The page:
Twitter etiquette for corporates

It’s been amazing to watch news of Downing Street’s new Twitter account spreading round the planet. Reaction on blogs and Twitter itself has been a combination of ‘awesome!’, ‘boring!’ and ‘validates Twitter as a proper comms channel’.
But it poses an interesting question. Should a corporate channel like /downingstreet be following other people, or is it purely a one-way service? So far, I can’t decide.
Let’s be realistic: Gordon Brown doesn’t want to know what your cat had for breakfast, and deep down, you all know that. But it’s the done thing on Twitter: everyone follows everyone else. It might make people feel loved, if they see their picture embedded into the No10 page’s sidebar. It doesn’t take much effort to add people, and hey – nobody’s forcing you to read it.
Looking at it coldly then, I can’t help feeling it’s a pointless token gesture. But – and it’s a big ‘but’ – look at what’s happening across the Atlantic. Barack Obama has 19,000 followers and almost the same number of ‘following’ – each of whom gets to see their picture on his profile. Hillary Clinton takes the ‘follow no-one’ approach, and has a mere 2,400 followers. And which campaign gets plaudits for its voter engagement?
Maybe that’s the point. Twitter represents a pretty deep level of ‘buy in’ to a person or a thing, much deeper than a blog subscription or email signup. You’re asking to know the minutiae on a real-time basis. By definition, it’s a more personal, touchy-feely environment. Maybe it’s the touchy-feely criteria which should matter most.
What do the rest of you think?

9 thoughts on “Twitter etiquette for corporates”

  1. Its good to see Number 10 on twitter – and a great idea.
    If the channel becomes two way, and is used for constructive dialogue it can only be a good thing. I’d like to see something similar for but resourcing something like this will always be an issue.
    I just had an email confirming they are following me – is this the start of a conversation?

  2. seems like they are just hitching a ride on the latest bus, and nothing wrong with that
    whether they get tweeted by iraq or the taleban remains to be seen

  3. If you (DowningStreet) subscribe to the RSS feed of the people who are following you then you can analyse the feed to find out what sort of things they are discussing and responding to. That in turn can influence what you talk about on Twitter. Not exactly conversation, but it is listening and therefore two way.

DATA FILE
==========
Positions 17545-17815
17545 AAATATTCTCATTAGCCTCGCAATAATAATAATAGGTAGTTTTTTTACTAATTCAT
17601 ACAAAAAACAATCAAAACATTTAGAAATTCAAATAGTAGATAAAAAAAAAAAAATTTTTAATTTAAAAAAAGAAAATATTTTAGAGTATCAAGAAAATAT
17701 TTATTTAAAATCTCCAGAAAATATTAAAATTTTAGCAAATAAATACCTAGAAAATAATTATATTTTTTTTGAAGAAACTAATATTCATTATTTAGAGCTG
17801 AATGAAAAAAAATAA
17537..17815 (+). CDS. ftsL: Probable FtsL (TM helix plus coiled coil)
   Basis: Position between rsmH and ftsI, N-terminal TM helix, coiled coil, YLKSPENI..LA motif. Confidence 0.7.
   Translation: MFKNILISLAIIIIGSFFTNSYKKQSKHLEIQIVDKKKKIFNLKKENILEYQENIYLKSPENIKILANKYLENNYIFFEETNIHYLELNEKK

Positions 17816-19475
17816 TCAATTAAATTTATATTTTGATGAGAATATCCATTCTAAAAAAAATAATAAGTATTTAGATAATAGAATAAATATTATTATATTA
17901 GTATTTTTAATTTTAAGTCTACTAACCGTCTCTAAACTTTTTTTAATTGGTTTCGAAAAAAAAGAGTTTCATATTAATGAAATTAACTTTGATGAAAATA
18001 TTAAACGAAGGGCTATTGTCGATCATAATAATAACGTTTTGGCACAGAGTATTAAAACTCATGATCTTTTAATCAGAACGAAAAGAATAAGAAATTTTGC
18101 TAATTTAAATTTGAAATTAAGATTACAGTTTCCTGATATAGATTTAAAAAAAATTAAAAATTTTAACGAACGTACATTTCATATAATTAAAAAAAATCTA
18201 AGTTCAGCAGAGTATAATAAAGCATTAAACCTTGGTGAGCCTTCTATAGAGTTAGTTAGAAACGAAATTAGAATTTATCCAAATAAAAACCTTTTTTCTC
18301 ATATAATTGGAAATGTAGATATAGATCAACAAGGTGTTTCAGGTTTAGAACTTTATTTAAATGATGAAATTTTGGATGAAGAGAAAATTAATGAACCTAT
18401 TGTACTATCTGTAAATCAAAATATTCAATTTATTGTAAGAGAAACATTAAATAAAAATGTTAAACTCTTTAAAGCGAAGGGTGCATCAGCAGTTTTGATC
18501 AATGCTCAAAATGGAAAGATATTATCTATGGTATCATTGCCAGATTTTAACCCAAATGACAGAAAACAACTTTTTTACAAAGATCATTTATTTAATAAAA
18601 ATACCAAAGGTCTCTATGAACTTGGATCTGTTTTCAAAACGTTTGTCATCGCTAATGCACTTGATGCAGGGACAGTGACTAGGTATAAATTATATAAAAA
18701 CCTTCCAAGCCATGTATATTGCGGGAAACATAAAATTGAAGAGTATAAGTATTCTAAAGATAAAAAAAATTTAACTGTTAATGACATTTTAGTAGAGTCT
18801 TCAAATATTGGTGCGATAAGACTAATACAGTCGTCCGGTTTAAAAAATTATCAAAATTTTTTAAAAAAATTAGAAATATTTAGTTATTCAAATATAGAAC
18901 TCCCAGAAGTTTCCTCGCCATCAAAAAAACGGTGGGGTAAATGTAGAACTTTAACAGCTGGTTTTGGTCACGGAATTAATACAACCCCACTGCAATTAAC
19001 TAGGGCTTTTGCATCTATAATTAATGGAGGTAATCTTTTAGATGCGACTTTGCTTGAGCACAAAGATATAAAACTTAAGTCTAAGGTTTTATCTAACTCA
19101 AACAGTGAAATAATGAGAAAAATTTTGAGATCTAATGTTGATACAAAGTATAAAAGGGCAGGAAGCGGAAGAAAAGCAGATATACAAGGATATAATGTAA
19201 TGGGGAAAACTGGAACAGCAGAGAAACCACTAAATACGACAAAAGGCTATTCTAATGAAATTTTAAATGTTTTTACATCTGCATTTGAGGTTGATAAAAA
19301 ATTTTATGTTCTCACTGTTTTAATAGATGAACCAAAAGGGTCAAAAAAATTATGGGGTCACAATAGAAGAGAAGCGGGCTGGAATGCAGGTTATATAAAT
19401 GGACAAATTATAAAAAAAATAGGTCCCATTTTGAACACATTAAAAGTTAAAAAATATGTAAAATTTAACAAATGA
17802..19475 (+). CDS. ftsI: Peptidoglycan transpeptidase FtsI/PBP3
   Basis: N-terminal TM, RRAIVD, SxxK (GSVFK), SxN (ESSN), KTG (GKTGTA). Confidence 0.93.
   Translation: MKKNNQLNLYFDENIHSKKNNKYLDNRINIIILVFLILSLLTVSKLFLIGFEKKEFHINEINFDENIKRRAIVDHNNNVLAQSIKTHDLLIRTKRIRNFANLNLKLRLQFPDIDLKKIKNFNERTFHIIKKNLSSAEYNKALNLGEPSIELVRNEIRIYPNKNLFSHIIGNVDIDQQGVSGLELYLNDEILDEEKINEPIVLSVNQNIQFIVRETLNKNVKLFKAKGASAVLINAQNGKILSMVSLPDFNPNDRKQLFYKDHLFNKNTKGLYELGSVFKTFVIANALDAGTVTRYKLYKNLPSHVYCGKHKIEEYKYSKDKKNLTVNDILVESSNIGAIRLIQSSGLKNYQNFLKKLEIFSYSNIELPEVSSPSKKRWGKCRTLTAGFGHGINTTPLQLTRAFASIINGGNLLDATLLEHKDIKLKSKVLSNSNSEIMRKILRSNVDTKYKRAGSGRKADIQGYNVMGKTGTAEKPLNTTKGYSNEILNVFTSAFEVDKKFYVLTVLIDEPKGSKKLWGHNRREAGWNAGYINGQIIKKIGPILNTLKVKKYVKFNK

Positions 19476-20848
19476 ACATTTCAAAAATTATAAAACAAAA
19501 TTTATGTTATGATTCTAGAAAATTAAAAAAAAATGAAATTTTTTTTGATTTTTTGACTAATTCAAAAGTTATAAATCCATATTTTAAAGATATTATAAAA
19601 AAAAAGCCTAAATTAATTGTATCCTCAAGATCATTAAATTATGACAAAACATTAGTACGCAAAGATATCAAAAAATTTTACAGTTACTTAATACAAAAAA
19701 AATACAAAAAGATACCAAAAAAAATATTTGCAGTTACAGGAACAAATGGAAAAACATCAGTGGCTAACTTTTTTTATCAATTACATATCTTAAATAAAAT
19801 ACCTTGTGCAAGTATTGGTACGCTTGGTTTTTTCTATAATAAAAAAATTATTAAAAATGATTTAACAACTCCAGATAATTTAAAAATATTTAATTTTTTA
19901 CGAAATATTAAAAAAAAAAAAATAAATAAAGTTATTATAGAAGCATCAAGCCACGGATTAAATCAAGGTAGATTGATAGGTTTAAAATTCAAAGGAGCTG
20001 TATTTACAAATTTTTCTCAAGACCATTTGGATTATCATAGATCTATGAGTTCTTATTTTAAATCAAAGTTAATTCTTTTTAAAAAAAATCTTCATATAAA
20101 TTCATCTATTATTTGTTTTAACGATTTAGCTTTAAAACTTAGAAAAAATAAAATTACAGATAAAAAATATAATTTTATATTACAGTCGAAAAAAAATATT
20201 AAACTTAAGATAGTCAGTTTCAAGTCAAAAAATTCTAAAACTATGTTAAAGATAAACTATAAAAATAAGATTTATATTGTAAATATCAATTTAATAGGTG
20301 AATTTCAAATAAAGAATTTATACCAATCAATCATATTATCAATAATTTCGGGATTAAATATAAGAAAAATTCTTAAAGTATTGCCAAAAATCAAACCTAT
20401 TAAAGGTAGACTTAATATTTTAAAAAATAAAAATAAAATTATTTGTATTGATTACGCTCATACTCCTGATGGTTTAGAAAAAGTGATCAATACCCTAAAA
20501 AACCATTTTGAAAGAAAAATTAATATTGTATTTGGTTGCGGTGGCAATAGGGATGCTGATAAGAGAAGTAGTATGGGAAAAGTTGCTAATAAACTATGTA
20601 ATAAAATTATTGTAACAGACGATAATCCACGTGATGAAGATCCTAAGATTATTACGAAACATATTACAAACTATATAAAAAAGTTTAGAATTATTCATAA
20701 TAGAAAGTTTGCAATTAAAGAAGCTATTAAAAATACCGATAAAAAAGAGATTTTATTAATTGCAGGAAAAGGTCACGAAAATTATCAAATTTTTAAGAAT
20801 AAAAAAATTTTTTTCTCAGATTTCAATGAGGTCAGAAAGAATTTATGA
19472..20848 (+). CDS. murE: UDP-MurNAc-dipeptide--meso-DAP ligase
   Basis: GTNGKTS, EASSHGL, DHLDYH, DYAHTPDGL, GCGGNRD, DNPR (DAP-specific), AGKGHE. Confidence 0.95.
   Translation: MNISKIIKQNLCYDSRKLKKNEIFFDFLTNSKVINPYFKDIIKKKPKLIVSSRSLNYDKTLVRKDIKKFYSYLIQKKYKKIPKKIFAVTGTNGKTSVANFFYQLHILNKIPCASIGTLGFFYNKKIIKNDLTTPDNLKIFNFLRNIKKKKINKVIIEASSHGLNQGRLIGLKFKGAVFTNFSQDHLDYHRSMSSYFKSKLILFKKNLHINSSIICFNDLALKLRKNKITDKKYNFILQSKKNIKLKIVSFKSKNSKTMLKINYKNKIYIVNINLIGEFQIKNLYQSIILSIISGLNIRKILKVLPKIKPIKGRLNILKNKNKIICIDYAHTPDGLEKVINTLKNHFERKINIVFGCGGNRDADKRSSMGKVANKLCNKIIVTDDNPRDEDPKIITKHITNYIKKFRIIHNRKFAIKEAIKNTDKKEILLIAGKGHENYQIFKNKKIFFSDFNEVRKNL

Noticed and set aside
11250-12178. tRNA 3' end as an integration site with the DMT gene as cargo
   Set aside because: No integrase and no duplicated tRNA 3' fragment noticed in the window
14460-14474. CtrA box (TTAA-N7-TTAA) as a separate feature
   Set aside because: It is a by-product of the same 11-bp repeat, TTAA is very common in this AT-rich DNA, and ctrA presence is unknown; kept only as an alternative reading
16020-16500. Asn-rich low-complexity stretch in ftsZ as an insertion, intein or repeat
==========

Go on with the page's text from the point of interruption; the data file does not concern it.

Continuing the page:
4. I’d absolutely encourage any bot or corporate account to in turn “follow” all of its followers. Sure, it’s a token gesture much of the time, but it is a big one. What makes Twitter great is the sense that people are listening, the sense that people care enough about what you are saying to follow you. On the bot/corporate end, its not like anyone ever has to even check the tweets, but it’s just a nice gesture.

  5. Hmmm – must admit I’m not entirely convinced by Twitter. The fact that the god-awful G Brown is now using it isn’t exactly a recommendation so far as I’m concerned.
    The people I’m following on Twitter seem to think I’m interested in what they are doing minute-by-minute (waiting for train, sitting on train, meeting people, getting on another train, feeling tired, having problems with laptop tc. etc.). G Brown seems to think I’m interested in reading press releases about his meetings with Sarky. WTF?
    I’m obviously missing the point big time here – twitterings seem to be like Facebook status updates, but much worse. Can someone tell me where I’m going wrong?

  6. To illustrate the above here are three twitters, posted within 3 hours of each other by a reasonably well known tech correspondent. They are not untypical. Life – at least for those of us who don’t believe it’s everlasting – is just too short, isn’t it? As I say, I’m sure I’ve missed the point.
    xxxxx time to check out of dull hotel and wander down the hill to Tyneside Cinema for the day.. 10:00 AM March 26, 2008
    xxxxx Hotel breakfast – substantial but never satisfactory. More coffee may help… 08:44 AM March 26, 2008
    xxxxx Up and about on a grey gateshead morning. Back to the cinema for more interviews later … 07:18 AM March 26, 2008

  7. The well-known tech journos are the ones to avoid. They use it as a loudhailer for their daily minutiae. Much better to hook up with people you know or share interests with, then use it when you want to share something or ask for something.

  8. Sounds like good advice Ian, and I guess that there are some people out there who, strange though it may seem to the vast majority of us, care about what the No 10 press office have to tell us.
    Re. the tech journo in question, I like his articles and he has good things to say on a podcast I listen to from time to time. But if I’d come across his twitter feed before either of those I’d have avoided him like the plague. Presumably it’s intended for his friends and relatives, but I picked it up via a public link and was kind of hoping that I’d learn about vaguely interesting tech stuff, rather than his gloomy breakfast related experiences.

  9. Or maybe he sees it as a more personal channel than his tech journalism. Follow for a while, then block them if they bore you. Ahhh, the fickle nature of online friendships.

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